Near Svatove, an active battle is reportedly underway at Kolomyichykha, which is heavily contested. Ukrainian forces have reportedly repelled a Russian attack attempting to move west from Kryvoshyivka.
The biggest news near Kreminna is how well Ukraine is settling into the P66 highway. In the last day, Ukraine has reportedly repulsed fresh efforts to move their forces from Chervonopopivka, Ploshchanka, and the forest south of Kreminna. Based on past reports and the locations being bombarded by Russia, there are good reasons to believe Ukraine also controls Dibrova, Kuzmyne, and Pishchane. There were reports on Monday that Ukraine had liberated at least part of Zhytlivka, but does not yet control the whole town.
Reports that Ukraine was moving toward Pryvillya at the end of last week appear to have gotten lost in the fog somewhere. There’s no more word on action in that area. However, given that Ukraine has reportedly turned back at least two attempts by Russia to clear Ukrainian forces from the national forest area south of Kreminna, it may be simply that those Pryvillya-bound forces hooked a left to join up with Ukrainian troops already there. As many analysts have noted, going for Pryvillya right now not only involves crossing a river, but also some very swampy lowlands. That might be an issue at the moment.
Kudos to the driver on that MT. Having tried to operate track dozers in muddy environments, feathering those controls to keep things moving in the right direction is definitely an art.
Ukraine also reportedly repelled what had been a reportedly large assault on Bilohorivka, at the south end of this map. The site of Russia’s triple disaster in attempting to forge a crossing of the Siverskyi Donets River, Bilohorivka now holds an important position for Ukraine, in addition to being the first location in Luhansk Oblast to be retaken during the counteroffensive that began in September.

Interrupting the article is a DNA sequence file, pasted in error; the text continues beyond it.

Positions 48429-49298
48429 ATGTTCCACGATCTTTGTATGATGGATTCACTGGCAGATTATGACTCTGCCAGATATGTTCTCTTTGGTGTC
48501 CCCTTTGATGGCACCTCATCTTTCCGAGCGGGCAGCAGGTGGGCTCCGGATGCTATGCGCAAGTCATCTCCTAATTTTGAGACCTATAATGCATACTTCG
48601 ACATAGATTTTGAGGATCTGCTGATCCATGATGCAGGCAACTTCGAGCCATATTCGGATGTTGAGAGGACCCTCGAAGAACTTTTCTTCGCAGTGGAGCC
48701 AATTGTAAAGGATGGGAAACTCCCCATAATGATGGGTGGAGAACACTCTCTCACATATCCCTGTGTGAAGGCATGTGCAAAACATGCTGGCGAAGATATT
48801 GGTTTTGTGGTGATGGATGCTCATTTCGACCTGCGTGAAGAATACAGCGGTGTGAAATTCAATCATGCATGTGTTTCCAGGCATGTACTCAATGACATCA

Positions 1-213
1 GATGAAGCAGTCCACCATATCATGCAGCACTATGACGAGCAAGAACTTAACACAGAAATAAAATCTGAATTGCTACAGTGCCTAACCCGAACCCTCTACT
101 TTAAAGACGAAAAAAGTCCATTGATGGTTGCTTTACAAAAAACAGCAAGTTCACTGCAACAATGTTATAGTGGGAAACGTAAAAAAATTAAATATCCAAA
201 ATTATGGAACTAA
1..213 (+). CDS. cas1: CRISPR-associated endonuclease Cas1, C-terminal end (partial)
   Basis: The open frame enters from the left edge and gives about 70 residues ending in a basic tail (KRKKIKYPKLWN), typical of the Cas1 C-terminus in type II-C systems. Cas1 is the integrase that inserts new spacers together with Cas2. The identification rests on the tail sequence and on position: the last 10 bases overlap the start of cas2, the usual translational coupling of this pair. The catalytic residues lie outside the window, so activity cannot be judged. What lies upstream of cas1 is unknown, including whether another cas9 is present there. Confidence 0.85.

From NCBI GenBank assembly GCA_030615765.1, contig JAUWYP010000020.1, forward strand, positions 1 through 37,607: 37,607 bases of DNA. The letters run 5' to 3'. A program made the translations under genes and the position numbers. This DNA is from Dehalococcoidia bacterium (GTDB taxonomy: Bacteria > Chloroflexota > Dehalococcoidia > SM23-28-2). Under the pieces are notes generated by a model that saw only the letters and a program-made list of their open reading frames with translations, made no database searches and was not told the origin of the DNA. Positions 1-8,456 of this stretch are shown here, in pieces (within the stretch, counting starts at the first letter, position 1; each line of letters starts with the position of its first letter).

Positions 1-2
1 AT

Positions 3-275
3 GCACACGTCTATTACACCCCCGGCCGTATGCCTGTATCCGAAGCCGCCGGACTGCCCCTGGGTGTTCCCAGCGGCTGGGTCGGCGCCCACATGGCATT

The head of the Ukrainian military in the oblast continues to be very upbeat about progress in the area in an interview with Ukrainian Pravda. It’s just that right now, every move not made on the highway is a move made in soup. Cold weather can’t come soon enough.
And, what do you know—it’s cold today. In fact, temperatures in the area are barely going to crack freezing all week. So maybe there will be some movement ahead that doesn’t occur in sludge.
A very much not a rumor this time, Tu-141 drone. These drones, with bombs in place of old film and camera pods, are suspected to be one of the tools Ukraine used to strike over 200km into Russian-occupied territory.
In Bakhmut, Russian forces are again pressing in around the cement factory. And yes, they’ve been there before. Bakhmut holds. However, there are numerous reports that Russia has made a significant advance.
Some of this may be legitimate repositioning on the part of Ukrainian forces, who reportedly finally moved out a number of units that had long been trapped on the Bakhmut front line and brought in units from the Kherson area. So it could be just a matter of new people in new positions they feel better able to defend. Or it could be the start of Russia actually making a real advance. Stay tuned.
And despite significant evacuations over the last few days, thousands of civilians are still in the city. Like the lady in the picture at the top of the story, who is shopping in what apparently is a still functioning grocery store. Ordinary people. Their resilience is beyond measure.
Click here to donate to help those escaping Putin’s illegal invasion of Ukraine.
Powered by WPeMatico